basketball team faced off against the Wyoming
Cowgirls and San Diego State Aztecs. The Aggies
were unable to win in either game, leaving their
record at 6-16 on the season and 1-10 in confer-
In their game against the Cowgirls, the Aggies
struggled to score. They put up just 53 points to
Wyoming’s 65; nor were the Aggies able to really
similar issues on the offensive end, scoring just 51
first quarter with a 19-14 lead, the second 11-9,
Utah State was unable to keep it close with its Cal-
gain a foothold in the game. Wyoming ended the the two teams tied the third (14-14) and Wyoming won 65-54 in the end. Two Utah State play-
ers scored in double figures: senior guard Lindsey Jensen-Baker — who had 15 points — and senior
points. Unlike their matchup against the Cowgirls, ifornia opponent. The Aggies trailed after the first quarter 18-14 but tightened their defense in the second, allowing them to outscore the Aztecs 9-6.
However, Utah State was unable to carry its de-
forward Marlene Aniambossou who scored 10.
fense into the second half and was outscored 21-
regained a small amount of ground in the fourth,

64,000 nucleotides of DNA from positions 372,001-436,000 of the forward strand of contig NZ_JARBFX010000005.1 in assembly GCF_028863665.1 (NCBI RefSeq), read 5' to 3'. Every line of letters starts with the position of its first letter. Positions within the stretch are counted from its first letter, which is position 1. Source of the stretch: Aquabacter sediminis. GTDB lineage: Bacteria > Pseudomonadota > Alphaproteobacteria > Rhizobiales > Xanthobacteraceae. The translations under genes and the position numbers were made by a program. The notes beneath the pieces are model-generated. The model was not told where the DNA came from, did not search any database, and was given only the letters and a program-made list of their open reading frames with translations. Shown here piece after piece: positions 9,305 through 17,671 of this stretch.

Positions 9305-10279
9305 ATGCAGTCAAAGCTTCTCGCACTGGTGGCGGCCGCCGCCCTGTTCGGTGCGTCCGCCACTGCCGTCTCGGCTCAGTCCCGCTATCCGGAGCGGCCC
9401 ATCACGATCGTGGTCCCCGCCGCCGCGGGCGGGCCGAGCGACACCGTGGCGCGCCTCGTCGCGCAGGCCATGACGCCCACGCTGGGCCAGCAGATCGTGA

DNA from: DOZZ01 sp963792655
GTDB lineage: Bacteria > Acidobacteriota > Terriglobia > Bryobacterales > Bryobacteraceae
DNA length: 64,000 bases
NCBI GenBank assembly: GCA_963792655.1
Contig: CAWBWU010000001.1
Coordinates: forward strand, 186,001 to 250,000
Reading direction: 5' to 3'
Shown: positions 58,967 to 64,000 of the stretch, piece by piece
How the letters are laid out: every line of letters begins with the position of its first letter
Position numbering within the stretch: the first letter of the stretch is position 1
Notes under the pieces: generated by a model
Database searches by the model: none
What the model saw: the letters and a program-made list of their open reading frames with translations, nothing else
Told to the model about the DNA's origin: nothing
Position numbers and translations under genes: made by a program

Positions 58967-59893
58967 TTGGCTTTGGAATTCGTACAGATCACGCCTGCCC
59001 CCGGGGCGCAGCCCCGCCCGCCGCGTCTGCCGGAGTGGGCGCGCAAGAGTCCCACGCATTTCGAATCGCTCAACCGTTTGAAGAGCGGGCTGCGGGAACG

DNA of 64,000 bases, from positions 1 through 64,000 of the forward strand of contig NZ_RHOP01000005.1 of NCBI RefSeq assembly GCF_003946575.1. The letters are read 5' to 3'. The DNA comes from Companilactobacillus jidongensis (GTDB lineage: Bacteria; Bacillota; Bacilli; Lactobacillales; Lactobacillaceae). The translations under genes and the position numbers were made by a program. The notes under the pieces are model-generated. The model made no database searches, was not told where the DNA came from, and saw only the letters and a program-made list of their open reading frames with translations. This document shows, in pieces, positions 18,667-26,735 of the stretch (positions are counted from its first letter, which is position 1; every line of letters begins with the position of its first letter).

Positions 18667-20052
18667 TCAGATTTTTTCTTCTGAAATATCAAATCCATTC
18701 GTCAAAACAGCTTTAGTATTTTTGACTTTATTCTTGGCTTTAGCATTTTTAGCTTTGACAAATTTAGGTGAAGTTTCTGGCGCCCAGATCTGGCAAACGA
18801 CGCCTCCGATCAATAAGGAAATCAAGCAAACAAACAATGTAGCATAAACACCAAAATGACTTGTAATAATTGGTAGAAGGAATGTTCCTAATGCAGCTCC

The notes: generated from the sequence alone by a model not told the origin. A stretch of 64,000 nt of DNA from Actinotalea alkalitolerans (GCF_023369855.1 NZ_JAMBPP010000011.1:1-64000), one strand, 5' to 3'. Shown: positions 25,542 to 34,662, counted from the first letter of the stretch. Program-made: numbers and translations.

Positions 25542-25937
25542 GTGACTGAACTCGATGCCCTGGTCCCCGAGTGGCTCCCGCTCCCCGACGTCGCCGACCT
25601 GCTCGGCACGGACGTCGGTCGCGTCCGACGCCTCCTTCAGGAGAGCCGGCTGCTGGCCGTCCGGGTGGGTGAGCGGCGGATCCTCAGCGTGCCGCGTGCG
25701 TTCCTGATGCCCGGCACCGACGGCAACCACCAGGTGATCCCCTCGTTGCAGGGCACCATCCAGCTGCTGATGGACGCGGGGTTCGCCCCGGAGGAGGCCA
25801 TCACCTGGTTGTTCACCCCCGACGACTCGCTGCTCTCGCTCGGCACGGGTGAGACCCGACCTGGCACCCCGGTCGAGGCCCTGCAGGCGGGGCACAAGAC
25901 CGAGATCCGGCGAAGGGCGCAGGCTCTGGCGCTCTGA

No Aggie grabbed more than four rebounds in the In their game against the Aztecs, the Aggies had
13 in the third quarter. Nonetheless, the Aggies
scoring 15 to the Aztecs’ 14. In the game, both senior forwards Hailey Basset and senior Marlene Aniambossou scored 15 points. Sophomore
forward Taylor Franson led the team in rebounds with seven on the night.
A common theme in the Aggies’ two losses, as
previously mentioned, was the team’s inability to
score. This may have been due, in part, the team’s refusal to shoot the three. Over the course of both
games, the Aggies took just eight and five shots from behind the arc respectively. Over the course
of the season, Utah State has been hesitant to shoot from deep in general, averaging just five attempts per game.